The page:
And the nominees were: "Jimmy Neutron: Boy Genius," a Nickelodeon production; "Monsters Inc.", the fourth film from Pixar; and "Shrek," the first 3D movie from DreamWorks Animation.

Somebody once told me the Oscars would change

This trio of nominees symbolized a battleground not only in animated but in American cinema of the early 2000s. Disney had been the undisputed champions of the medium for decades and experienced a lavish renaissance in the '90s that saw their critical and commercial clout strengthen to new peaks. Jeffrey Katzenberg, former chairman of Walt Disney Studios from 1984 to 1994, faced pushback from many in the company with some feeling that he took too much credit for films like "Beauty and the Beast" and "The Little Mermaid." When Katzenberg was not given the promotion he sought, he quit Disney and decided to one-up them by co-founding his own studio. DreamWorks SKG, which he created alongside David Geffen and Steven Spielberg, made no secret of its desire to take on Disney. Katzenberg founded a new animation division and quickly began snapping up major talent at Disney.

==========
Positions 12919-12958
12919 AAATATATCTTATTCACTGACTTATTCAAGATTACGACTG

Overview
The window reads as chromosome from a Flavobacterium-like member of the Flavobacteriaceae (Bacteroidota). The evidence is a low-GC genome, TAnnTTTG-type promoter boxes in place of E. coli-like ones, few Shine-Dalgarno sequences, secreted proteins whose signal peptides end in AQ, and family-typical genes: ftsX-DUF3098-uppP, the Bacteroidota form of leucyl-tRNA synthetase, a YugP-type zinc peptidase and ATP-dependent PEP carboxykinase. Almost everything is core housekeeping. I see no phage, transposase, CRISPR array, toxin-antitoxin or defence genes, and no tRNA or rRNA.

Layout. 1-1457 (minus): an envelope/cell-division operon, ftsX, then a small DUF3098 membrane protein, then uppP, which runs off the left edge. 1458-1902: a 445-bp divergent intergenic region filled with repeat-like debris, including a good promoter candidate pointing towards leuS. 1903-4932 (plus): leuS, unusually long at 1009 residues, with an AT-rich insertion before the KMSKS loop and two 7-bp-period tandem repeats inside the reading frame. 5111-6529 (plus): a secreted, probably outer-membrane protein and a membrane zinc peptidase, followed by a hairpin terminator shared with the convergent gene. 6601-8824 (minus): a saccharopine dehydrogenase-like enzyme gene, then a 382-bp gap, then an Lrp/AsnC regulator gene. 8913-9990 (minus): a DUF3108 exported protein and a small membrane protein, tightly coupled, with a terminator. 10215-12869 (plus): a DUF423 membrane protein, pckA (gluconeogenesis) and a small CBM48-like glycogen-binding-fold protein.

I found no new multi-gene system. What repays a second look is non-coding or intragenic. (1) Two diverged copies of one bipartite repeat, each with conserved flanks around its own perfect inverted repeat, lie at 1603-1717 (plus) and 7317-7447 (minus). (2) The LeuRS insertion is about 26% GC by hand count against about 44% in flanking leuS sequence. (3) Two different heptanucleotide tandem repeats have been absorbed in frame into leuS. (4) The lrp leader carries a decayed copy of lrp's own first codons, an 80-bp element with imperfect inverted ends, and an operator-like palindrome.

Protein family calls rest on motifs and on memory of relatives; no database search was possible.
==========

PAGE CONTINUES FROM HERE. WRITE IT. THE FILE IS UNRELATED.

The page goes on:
DreamWorks Animation went to work on lavish 2D titles like "The Prince of Egypt" but also released Aardman's "Chicken Run" and invested in 3D work, partly to keep up with Pixar. Indeed, their first computer-generated film, "Antz," is so blatantly a rip-off of "A Bug's Life" that it was hard not to see Katzenberg's work as a declaration of war against his old bosses. If that was too subtle for some, then 2001's "Shrek" bellowed their intent from the rooftops.

Loosely based on a novel by William Steig, "Shrek" was a very big deal upon release. Initially seen as a non-priority for the company (Katzenberg was convinced that "The Prince of Egypt" would be a Best Picture nominee and animators who weren't pulling their weight on that movie were "downgraded" to the "Shrek" production), "Shrek" became the fourth highest-grossing film of the year. It premiered in competition at the Cannes Film Festival, the first animated film to do so since 1953. Critics loved it too, with Lisa Schwarzbaum of Entertainment Weekly calling it "a kind of palace coup, a shout of defiance, and a coming of age for DreamWorks." Practically every review noted that Shrek was a scathing Disney parody, mercilessly mocking fairy-tale tropes and the pristine image of Uncle Walt's company, complete with a villain who looked an awful lot like Disney CEO Michael Eisner and a name that sounded like "f**kwad." It felt like a long-overdue take-down of the corporate powerhouse that had defined what family cinema should look like for generations and audiences adored it.